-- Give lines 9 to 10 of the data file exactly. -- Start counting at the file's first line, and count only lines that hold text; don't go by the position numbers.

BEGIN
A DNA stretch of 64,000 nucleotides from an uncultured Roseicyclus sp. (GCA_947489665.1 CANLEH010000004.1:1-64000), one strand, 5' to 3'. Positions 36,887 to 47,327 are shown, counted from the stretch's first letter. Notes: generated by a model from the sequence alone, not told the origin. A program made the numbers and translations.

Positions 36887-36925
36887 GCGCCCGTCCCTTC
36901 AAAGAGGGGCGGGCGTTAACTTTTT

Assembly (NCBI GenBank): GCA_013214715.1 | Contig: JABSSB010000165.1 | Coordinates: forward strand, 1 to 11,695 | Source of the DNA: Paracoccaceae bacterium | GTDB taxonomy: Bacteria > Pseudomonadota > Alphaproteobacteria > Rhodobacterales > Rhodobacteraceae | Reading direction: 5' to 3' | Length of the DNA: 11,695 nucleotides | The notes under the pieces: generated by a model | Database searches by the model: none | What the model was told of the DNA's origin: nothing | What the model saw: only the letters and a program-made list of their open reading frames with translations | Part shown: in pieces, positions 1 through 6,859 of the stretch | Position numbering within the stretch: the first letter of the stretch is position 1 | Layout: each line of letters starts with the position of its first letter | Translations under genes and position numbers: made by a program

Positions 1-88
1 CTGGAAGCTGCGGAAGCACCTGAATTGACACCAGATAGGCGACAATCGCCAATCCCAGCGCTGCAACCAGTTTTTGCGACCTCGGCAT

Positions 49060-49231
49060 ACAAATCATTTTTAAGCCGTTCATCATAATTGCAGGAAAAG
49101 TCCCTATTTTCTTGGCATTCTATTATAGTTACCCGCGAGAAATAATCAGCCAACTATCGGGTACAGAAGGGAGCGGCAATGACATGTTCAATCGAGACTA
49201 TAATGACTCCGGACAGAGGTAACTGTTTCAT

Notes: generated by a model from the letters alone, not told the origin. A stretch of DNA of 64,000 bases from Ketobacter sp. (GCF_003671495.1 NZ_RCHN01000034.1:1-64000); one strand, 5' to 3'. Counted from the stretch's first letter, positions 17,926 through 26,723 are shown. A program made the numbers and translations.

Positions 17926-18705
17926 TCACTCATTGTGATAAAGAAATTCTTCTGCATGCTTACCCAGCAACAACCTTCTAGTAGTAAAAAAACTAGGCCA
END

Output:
49060 ACAAATCATTTTTAAGCCGTTCATCATAATTGCAGGAAAAG
49101 TCCCTATTTTCTTGGCATTCTATTATAGTTACCCGCGAGAAATAATCAGCCAACTATCGGGTACAGAAGGGAGCGGCAATGACATGTTCAATCGAGACTA